The whole event was the talk of the school on Monday and my life had changed. I became obsessed with The Who and Pete Townshend. I bought all their albums and bought and read books about them and their history. I was all about The Who from then on.

And it all began on October 2, 1982, because a friend had an extra ticket.

Packing Peanuts!

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Who Knows The Shadow?

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“Who knows what evil lurks in the hearts of men? The Shadow knows.”

I knew that phrase before I ever heard a single episode of that very popular crime show from the Golden Age of radio. My dad liked to use the phrase and he would tell me of those old, old days when families would gather around the radio to listen to shows like The Jack Benny Program, The Lone Ranger, Gunsmoke, and The Shadow. People would sit transfixed looking at their radios as though they were television sets. Seems odd, but it does make sense if you think of the radio as a storyteller. Where else would you look? You don’t want to be rude, do you?

In the early 1970s, radio technology had advanced some due to the transistor. Radios could be smaller and more affordable. And they could be placed under you pillow, so you could listen as you went to sleep. Each Sunday night, after Casey Kasem signed off his American Top 40 countdown, the local station would play some old radio shows from that bygone era. Oh, how I dug listening to them, especially The Shadow.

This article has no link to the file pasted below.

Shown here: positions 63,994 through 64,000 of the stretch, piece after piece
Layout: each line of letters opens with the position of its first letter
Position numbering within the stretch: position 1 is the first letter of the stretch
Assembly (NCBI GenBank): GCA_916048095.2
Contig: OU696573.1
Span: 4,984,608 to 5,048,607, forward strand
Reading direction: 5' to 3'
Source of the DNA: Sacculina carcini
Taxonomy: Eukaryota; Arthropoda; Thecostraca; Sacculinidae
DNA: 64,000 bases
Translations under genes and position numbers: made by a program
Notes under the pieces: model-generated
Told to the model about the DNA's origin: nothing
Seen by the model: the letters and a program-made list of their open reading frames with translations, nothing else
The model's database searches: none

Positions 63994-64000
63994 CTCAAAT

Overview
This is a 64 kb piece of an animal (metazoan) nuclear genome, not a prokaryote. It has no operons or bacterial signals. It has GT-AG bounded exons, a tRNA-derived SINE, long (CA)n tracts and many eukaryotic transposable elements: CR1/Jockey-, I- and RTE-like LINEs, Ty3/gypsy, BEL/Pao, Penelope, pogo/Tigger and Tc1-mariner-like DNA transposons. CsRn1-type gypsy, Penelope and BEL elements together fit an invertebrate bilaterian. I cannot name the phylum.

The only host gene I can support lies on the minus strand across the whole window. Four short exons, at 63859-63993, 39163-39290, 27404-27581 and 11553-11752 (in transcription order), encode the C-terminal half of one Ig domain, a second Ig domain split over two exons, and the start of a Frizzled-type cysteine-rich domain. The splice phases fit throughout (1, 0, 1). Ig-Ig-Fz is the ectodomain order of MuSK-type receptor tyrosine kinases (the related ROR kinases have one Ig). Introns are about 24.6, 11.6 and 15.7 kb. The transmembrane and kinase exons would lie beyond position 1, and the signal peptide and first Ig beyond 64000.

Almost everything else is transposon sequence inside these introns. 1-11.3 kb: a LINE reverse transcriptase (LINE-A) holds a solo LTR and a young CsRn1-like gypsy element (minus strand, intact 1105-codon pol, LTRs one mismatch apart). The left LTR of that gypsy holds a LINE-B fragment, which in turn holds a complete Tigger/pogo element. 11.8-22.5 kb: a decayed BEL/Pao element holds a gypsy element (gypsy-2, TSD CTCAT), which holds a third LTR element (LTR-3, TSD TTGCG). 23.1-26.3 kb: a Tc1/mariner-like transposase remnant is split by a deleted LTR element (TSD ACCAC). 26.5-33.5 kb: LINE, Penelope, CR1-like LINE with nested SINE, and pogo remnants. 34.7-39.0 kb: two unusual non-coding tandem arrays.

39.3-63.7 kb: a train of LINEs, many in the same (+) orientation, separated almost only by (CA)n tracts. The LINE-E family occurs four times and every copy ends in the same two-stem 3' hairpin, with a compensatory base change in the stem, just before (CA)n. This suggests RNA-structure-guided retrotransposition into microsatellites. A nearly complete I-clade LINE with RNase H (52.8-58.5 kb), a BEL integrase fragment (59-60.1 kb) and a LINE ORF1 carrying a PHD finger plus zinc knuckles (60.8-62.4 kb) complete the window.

Radio was theater of the mind and in your mind could be found the most spectacular special effects, effects that are just now being approached by the best FX departments of Hollywood. But, through radio (and books, I suppose) when cued by the dialog as to what is going on, each listener’s view in their mind’s eye would be unique to them. That’s something the visual medium is only able to do by not showing something to the audience.

Suspenseful moments were all the more suspenseful because you couldn’t see what was happening. It was the “less is more” concept and it couldn’t be any other way on radio. Jack Benny’s pauses were funnier, Fibber McGee’s closet had so much more junk in it than could ever be shown, and The Shadow’s laugh was so much creepier and more menacing simply because the visuals were all in our heads. In film, the viewer can be shown everything, but good filmmakers know that to build suspense or the feelings of dread and terror not seeing something can be much more effective.